Teach a Fat Child Discipline Using Guilt and Shame


Your go-to mommy blogger for all parenting advice.

How to Deal With a Child Gaining Weight

Sometimes, even the best mommies find themselves in the difficult position of noticing that their child has become fat.

This is a situation which must be rectified the moment it is noticed. Fat children are eight times more disgusting than regular children. You know how most kids seem to, for some reason, always have something sticky on them? Well, fat children have extra folds of skin concealing the sticky bits. Everything gross about a normal child is amplified in a fat child.

Beyond the obvious disgusting aspects, just watch a few movies — nothing good happens to the fat kid. They are always the butt of jokes and pranks, and if there’s a madman on the loose, the fat kid is always abducted first.

And what happens if a fat child becomes a fat adult? One of four things– they will become a welfare recipient, a comedian, a sumo wrestler, or a prostitute. No mother wants these options for their child.

Save your child from themselves. I’m going to teach you how.

Two of the Best Tools in your Mommy Toolbelt:

At the core of many of my mothering techniques are two very basic tools — guilt, and shame.

With the powers of guilt and shame, you can influence your child in nearly any direction. You can guide them with speed and efficiency. Guilt and shame are useful in many situations, but today, I will help you to apply them specifically to the scenario of dealing with a fat child.


Your kid needs to put down the donuts, and you know it. Here’s the first step to getting them to do it willingly.

First, take hold of a favorite technique of mommies all around the world, and talk about all the people who are starving and dying while they guzzle food. This particular trick is perfect– your child isn’t yet logical enough to realize that starving people aren’t directly impacted by their actions. You can easily frame up the issue to imply that every bite they take is LITERALLY stolen from the mouth of a person who is dying.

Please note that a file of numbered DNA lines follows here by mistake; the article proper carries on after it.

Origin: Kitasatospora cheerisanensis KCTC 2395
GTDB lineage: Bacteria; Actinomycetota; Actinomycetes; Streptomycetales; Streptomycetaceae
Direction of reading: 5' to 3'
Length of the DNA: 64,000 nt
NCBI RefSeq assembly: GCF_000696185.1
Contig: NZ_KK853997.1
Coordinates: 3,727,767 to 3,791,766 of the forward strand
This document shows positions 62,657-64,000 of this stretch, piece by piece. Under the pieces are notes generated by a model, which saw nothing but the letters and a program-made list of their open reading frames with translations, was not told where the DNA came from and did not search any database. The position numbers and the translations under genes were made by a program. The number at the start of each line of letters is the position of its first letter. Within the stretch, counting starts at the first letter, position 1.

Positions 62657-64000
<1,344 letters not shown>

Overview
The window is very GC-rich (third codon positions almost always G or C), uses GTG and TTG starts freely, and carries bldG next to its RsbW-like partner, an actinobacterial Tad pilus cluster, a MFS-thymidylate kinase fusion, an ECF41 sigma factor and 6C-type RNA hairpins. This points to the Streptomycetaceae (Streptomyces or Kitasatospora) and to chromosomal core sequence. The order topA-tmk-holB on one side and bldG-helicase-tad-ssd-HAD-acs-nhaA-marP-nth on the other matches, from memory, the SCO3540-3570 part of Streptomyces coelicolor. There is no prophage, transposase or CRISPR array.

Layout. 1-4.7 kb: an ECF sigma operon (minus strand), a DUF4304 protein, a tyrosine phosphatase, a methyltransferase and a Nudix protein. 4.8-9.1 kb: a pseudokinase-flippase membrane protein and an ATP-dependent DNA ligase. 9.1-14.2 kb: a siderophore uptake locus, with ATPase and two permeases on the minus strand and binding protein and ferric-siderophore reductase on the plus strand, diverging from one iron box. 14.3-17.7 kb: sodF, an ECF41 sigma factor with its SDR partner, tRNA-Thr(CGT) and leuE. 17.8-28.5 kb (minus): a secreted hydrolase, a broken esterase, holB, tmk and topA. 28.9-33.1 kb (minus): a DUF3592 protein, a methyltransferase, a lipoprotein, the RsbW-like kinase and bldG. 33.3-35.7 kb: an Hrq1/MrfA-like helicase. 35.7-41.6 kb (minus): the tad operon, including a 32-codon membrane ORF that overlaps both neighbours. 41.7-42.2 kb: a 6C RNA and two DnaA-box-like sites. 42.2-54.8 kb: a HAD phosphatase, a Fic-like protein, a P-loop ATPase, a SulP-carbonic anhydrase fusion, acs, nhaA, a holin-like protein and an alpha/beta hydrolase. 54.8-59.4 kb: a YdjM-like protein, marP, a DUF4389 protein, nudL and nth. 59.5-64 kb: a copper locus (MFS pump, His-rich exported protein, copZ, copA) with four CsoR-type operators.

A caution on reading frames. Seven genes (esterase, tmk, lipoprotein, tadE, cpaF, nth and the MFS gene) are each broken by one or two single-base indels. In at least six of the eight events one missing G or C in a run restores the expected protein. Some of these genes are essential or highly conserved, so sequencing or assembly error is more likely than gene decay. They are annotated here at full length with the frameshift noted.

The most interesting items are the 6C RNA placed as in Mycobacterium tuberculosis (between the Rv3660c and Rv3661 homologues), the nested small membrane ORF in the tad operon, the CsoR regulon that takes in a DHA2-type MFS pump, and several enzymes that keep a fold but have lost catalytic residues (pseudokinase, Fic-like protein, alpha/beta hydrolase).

Next, bemoan how much money all their favorite snacks. Talk about all the things you wish you could do, but can’t, because they are literally eating your money.

This last one is a bit of a stretch, but a young enough child will buy it– imply that their weight is slowly breaking down the foundation of your house. The idea that they might crash through the floor if they get too fat will TERRIFY them. Your kiddo will think twice about that second slice of pizza if they think that they are actually destroying the home they live in.


For a child, guilt is all about the awareness of their impact on the world around them– shame comes from turning their judgmental eye onto themselves. It happens to all of us eventually. You’re just helping along a process that puberty would bring them soon enough anyway.

You must make them keenly aware of how others view them, and that’s as a jiggly lardass who is barely worthy of love, if at all.

The best way I know of to introduce shame to your children is to ask them to run and play, then whip out your phone. This day and age, almost every phone has the ability to record slow-mo in some capacity. Do it. Focus on your child’s belly bouncing out of their shirt, and how they get a double chin when they smile.

Show this video to your child, and point out all of their flaws in painstaking detail.

If they Develop an Eating Disorder

I know what you’re all thinking. What if these foolproof tactics actually go too far the other way, and prime your little one to develop a severe eating disorder?

Well, I challenge you– is that really such a bad thing?

Only a tiny fraction of people who develop eating disorders actually die from them. Think of it this way– you have greatly upped the odds that your child is going to become a high-end fashion model!

And, most importantly, think about the situation this way: when people see a fat child, they blame the parents. When they see a child with an eating disorder, they see a child with a disease. You are simply the helpless mother of a kid who is ill. You wish you could help them, but you just can’t! Sympathy is a whole lot better than blame.


Let me know how your experience with these techniques goes!

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